The Divine Dance
Richard Rohr and Mike Morrell
The Divine Dance, Richard Rohr’s collaboration with Mike Morrell, is a guided tour into a deeper and more descriptive understanding of the Mystery Christians call Trinity. Rohr’s method, typical of his devotional writing, is personal, mirroring his own search for spiritual depth and meaning. As every good teacher, he offers an image to which we can try to connect that complex theological conception. He wrote,
Isn’t it telling, and more than understanding, that the basic building block of our entire physical universe is what we call the atom? And the atom is most simply understood as the orbiting structure of three particles—proton, electron, and neutron—in constant interplay with one another (p. 70).
Supporting this analogy with comparable perspectives from science and theology, Rohr helps us come to terms with the way creation itself displays the kind of relational being that is the Trinity*. He argues that the necessary diagrams that bring comprehension also tend to diminish what he calls “the space between them*” (p. 91). His focus in Divine Dance is almost entirely on the relationship among the Three. He believes this relationship is key to our understanding their oneness, as well as their function expressed in three ways on our behalf: Creator, Word, Energy. Rohr’s delight in this definitive theological perspective, touches down on a celebration that is an almost universal point of agreement among Christians—the birth of Christ. “Big truth,” he says, “must be presented on small stages for humans to get the point … The baby in the crib already proclaims, I like you. I want to be one with you” (p. 175).
The Rohr/Morrell collaboration in Divine Dance concludes with a constructive Appendix titled “Experiencing the Trinity: Seven Practices.” These practices are not theoretical, mental exercises. They are intentional steps aimed at drawing the user into the rigors of experience. From the outset, your own resistance to looking inward by means of these practices is re-formed gently by the instructions that draw you into a unique awareness that it is for love that you are created. Living fully and completely in that relationship is the ultimate ecstasy, participating as a created one in the Divine Dance.
Disclosure of Material Connection: I received this book free from the author and/or publisher through the Speakeasy blogging book review network. I was not required to write a positive review. The opinions I have expressed are my own. I am disclosing this in accordance with the Federal Trade Commission’s 16 CFR, Part 255.
Pray Like A Gourmet
Books about prayer have a special intrigue about them. They often suggest the possibilities for success similar to what you would find in the do-it-yourself genre. In the most recent of these “how-to’s” on prayer that I’ve read, “how do you need to pray” takes on the character of exploration. Written by David Brazzeal and hovering under the tempting title, Pray Like a Gourmet, this work calls out to the imagination with a promise that offers satisfaction enough to fill the space for which it was designed, i.e. a beneficial life of prayer. In this text, though, the active word was promise—a noble and practical ideal that seemed to fall apart almost immediately. The opening text did little to help us fully capture the comparison between praying and feasting on the kind of edible fare one imagines is the specialty of a gourmet. Without adequate saturation in the unique skill of the gourmet, the concept of praying like one was lost.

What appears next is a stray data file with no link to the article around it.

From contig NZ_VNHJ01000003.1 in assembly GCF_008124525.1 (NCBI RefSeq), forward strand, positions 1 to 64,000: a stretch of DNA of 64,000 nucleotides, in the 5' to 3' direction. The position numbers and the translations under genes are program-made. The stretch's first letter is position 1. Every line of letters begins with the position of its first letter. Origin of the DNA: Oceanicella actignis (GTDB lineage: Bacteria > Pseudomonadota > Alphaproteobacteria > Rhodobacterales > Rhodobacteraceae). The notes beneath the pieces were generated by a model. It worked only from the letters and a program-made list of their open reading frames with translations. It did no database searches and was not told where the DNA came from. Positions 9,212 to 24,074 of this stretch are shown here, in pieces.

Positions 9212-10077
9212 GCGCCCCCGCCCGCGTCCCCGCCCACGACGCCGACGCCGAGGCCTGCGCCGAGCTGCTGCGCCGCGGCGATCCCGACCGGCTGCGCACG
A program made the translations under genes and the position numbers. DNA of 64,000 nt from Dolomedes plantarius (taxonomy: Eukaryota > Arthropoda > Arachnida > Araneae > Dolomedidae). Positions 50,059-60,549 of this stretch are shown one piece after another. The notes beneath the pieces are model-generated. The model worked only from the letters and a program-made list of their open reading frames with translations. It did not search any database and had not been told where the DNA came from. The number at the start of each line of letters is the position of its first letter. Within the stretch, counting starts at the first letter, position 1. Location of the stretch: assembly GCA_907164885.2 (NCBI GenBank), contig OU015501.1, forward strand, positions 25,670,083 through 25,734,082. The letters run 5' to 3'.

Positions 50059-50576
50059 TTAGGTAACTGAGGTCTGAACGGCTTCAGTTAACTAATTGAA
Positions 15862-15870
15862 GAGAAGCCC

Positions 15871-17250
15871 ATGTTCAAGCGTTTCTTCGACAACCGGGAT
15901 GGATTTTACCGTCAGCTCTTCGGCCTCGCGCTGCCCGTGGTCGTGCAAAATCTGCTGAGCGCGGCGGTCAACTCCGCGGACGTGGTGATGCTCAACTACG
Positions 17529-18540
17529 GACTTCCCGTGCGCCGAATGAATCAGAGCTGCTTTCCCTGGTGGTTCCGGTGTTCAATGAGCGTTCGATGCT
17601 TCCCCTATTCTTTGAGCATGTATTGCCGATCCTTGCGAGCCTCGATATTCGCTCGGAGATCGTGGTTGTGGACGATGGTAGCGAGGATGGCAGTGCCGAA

In spite of that critical shortcoming, I appreciated the variety of ways Brazzeal suggested we approach not just the single act of praying, but developing a prayer practice that could bend and flow with my changing needs as an individual pray-er. I was particularly challenged by his cautionary view: “We fall prey to the default mode of our culture, fast and efficient” (p. 8). I took time to note that it is the “default” that causes us to think we “don’t have time” to pray. Conversation with God (a.k.a. prayer ) is an essential to the knowing that we want to experience with God. I recommend the book for its simplicity and its product. Maybe gourmet prayer is more than most of us are ready for just now anyway.
Disclosure of Material Connection: I received this book free from the author and/or publisher through the Speakeasy blogging book review network. I was not required to write a positive review. The opinions I have expressed are my own. I am disclosing this in accordance with the Federal Trade Commission’s 16 CFR,Part 255.
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